Alternative To Bail Out: OPS, Others Recommend Fiscal Discipline, Review Of Revenue Formula

Godwin Emefiele, CBN Governor

Godwin Emefiele, CBN Governor

Gov. Aregbesola

Gov. Aregbesola

WHILE the controversy generated by the over N700 billion bail out for states last month continues to rage, experts and

members of the organised private sector have advocated resource control or new revenue formula as virile alternative. According to them, it is important to find a better source of funding for the

states to avoid another round of bailout for them.

The Director General of the Lagos Chamber of Commerce and Industry (LCCI), Muda Yusuf, said to forestall future bail out for states, there is need




Kogi State governor, Idris Wada

to address the issue of federalism to ensure resource control by the states.

“We have to look at the issue of federalism. The bulk of resources from minerals go to the centre. With the way things are structured, if you have a thriving private sector in your domain as a state, the only tangible thing you can get is Pay As You Earn (PAYE). Corporate tax, Value Added tax (VAT) education and all the critical taxes go to the centre. If as a state, you discover oil well, or solid mineral, you have no control over it. Even if you bring investors, all the key taxes that investors will pay go to the Federal Purse. Apart from few states where you have a large pool of workers and commercial activities like Lagos, Kano, and Port Harcourt, where you have people that earn good salaries, in other states, how much can you get from PAYE? So we need to address the issue of federalism, which would even encourage the states to do more, in terms of attracting investors. But you struggle to bring an investor into your state and then what is your benefit at the end of the day? Just PAYE and may be if you look at the people manufacturing there, 95 percent of the work force are factory workers. How much are they earning to get reasonable PAYE? So the issue of federalism needs to be addressed to reduce the over dependence of states on the federation account.”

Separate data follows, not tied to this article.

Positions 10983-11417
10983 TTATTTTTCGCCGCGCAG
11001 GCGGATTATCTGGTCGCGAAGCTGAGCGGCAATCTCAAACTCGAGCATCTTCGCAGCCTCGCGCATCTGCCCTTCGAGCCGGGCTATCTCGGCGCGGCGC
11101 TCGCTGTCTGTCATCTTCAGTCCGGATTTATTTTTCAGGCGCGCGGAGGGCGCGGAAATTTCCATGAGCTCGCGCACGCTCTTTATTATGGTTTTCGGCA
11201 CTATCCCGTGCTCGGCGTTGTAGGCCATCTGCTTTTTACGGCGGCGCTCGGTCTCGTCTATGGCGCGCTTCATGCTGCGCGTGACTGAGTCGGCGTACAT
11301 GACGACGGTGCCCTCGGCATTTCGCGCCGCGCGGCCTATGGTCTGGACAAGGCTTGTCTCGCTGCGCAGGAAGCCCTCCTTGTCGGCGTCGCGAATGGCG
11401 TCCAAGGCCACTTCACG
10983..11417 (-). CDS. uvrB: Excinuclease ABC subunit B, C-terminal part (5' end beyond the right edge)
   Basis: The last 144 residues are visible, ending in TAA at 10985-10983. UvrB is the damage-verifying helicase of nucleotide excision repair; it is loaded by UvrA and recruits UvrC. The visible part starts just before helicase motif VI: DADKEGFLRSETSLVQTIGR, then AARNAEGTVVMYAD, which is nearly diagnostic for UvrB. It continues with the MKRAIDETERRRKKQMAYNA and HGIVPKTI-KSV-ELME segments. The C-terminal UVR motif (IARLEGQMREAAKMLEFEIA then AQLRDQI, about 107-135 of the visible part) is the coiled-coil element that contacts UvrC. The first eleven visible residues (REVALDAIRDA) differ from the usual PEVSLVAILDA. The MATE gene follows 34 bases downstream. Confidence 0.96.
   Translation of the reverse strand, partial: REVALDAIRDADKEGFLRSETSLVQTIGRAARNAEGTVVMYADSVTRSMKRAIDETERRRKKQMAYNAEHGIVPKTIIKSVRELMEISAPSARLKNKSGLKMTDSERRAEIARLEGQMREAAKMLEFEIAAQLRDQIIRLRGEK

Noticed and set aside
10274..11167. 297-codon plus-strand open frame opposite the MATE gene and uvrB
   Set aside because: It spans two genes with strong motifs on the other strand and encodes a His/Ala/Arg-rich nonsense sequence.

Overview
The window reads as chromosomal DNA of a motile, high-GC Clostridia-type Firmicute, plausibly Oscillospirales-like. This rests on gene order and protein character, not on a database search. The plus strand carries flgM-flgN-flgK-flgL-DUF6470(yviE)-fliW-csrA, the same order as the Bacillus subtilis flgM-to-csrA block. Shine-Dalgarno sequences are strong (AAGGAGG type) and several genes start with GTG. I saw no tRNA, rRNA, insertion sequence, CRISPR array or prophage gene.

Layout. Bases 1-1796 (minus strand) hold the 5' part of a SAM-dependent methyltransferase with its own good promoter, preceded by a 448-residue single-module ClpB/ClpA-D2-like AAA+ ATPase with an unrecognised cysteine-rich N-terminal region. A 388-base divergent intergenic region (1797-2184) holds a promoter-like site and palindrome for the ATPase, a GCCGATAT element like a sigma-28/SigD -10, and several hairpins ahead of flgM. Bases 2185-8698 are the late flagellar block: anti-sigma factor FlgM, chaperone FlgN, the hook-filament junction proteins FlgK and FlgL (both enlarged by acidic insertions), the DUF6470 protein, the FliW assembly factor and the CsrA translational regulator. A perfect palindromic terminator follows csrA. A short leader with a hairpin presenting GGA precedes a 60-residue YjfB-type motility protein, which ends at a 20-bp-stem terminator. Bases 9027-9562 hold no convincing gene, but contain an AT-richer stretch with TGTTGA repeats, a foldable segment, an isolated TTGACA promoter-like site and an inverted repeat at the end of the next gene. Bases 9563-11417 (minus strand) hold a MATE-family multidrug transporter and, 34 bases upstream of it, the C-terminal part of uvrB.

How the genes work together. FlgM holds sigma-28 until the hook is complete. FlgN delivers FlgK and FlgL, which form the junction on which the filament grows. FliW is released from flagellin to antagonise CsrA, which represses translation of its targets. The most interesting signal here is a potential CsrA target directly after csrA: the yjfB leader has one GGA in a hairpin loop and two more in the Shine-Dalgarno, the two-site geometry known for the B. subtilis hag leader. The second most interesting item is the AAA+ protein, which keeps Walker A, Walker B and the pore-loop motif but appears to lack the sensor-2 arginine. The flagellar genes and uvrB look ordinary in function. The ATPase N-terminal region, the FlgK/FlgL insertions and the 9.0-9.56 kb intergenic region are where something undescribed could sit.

On the need for states to improve on their Internally Generated Revenue (IGR), the LCC boss said they needed to create enabling environment for investment after taking care of the issue of federalism.

“You need to address federalism so that states can get better reward for attracting investment into their domain. After that, they would need to create enabling environment for investment, by giving investors incentives, especially in the area of land acquisition. The states should also form the habit of savings. What is good at the Federal is also good at the states level. I know that Anambra State has savings and that is why they don’t have issues. We are not as poor as it seems to be. Many agencies of government are not remitting what they should. If there is better discipline in governance, there are lots of internal revenue generation agencies like Nigerian Ports Authority (NPA), Nigerian Maritime Administration and Safety Agency (NIMASA) Security and Exchange Commission (SEC) and many others. They are generating huge revenue that should come to the government. So we need to review our fiscal responsibility Act to enable government earn more revenue from these agencies with surplus funds.

Still on financial health of the states, he said it is not possible for bailout to continue for ever, as he identified corruption, reckless spending and bloated workforce, especially political appointees as an aspect that needed to be corrected by many of the states.